“Then the multitude of especial favours that we receive—each in his sphere! Being chosen as the most appropriate channel for a highly (self) interesting communication:—the publishers of long essays written in haste, and in want of our kind correction:—the most excellent paper for an exposition of the greatest consequence to our readers in the improvement of S. T.’s patent:—the respectable medium for answering U.’s attack on V.’s important letter:—the valuable journal for widely disseminating a specimen of W.’s intended publication on a question of universal attraction!

“It must be confessed that our enjoyments are occasionally chequered with some slight regrets. We find elegiac poets very hard-hearted, and if we affront them, or even pastoral writers, by not immediately inserting their productions, we are sure of a severe scolding, as heavy postage, and anger everlasting. Antiquarians are also obdurate dogs to deal with: if disappointed on the ensuing day of publication, there is no escaping their research and remonstrance. In vain do we bury ourselves in the darkest corner of our study, and entrench ourselves behind the lies of our servant’s ‘not at home;’ we are invariably dug out, and suffer exposure. Authors, whom our consciences will not allow us to praise, charge us with prejudice, partiality, corruption, illiberality, malevolence, and all the deadly sins of human nature. Artists are perhaps still more intolerant and greedy of praise. Their appetites for flattery are only equalled by their immeasurable irritability; and woe be to that critic who does not discover in every daub the colouring of Titian, combined with the grandeur of Michael Angelo; in every plaster-
model the fancied fire of
Phidias, and the imagined beauty of Praxiteles. Indeed, we have ascertained that most public characters have such capacious stomachs for applause, that there is no risk of surfeiting them with panegyric; but, on the contrary, much danger of being thought churls and niggardly starvlings for not giving enough. Reviews must be puffs—criticisms must observe no blemishes—biographies must make men angels!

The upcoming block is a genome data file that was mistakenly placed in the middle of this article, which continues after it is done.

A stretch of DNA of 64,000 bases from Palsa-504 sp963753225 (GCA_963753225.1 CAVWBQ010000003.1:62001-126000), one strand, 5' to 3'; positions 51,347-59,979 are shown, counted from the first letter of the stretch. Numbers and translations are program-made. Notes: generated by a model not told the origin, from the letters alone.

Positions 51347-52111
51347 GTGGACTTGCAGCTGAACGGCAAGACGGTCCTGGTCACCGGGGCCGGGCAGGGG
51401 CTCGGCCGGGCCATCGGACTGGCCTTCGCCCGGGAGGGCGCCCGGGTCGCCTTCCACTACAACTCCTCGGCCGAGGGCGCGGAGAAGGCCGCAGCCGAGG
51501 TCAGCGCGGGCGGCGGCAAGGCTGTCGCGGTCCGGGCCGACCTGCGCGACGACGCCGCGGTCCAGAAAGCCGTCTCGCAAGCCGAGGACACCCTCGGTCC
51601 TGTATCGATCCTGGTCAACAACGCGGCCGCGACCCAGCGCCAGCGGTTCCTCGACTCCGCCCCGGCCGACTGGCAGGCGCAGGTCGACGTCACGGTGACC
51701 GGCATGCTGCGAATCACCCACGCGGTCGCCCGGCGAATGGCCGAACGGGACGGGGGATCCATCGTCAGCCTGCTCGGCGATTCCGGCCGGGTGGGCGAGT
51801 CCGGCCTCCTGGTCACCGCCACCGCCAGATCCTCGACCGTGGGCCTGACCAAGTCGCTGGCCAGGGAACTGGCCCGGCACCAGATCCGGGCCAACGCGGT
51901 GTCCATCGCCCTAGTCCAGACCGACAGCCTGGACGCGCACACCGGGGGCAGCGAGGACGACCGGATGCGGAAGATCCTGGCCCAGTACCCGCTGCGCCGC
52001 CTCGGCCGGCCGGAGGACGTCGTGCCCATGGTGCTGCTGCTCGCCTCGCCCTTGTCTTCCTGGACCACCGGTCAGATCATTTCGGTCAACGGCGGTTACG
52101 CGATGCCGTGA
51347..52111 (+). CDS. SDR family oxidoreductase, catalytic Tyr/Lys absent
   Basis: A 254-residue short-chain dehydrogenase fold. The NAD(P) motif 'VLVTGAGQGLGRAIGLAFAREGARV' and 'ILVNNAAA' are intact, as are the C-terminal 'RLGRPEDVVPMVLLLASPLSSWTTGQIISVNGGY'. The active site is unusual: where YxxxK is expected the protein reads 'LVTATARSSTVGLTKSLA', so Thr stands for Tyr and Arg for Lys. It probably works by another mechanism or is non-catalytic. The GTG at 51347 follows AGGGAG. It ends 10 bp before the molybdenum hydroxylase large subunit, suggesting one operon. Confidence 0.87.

“Then we are occasionally sore beset with temptations. A pretty poetess has just finished her first attempt, ‘Stanzas to a favourite Goldfinch;’ and with down-cast blue eyes, a heaving bosom, and a faltering voice, entreats to see it in print. We are martyred between the writer and the writing. Such a supplicant, what man can deny—such a composition what Editor can insert! A philanthropist has a plan for the relief of the poor—have we not charity to give it place? A reformer produces a scheme for remedying all abuses—have we not patriotism to find room for it! An enthusiast would preach mankind into one blessed group of loving brethren—the sermons are long and perhaps tedious, but surely our humanity cannot reject them!

“And it is often in vain to endeavour to elude these applications with, ‘Your poetry is charming, but it wants a little polishing to fit it for the public eye.’—‘Will you be so good as make the necessary alterations?’—‘It would delight us, but take the merit from you, which must not be’—‘Oh, I am not self-sufficient, and shall be happy to have my errors rectified.’ ‘We will point out two or three slight defects in your exquisite ideas—so and so—etcetera.’ The verses are taken to be altered, and we are never forgiven.

“And then the Stage and its people! Heaven defend us from it and them! The theatre is a bottomless gulf
for panegyric; the more that is poured in, the more void it appears, and there is no return. One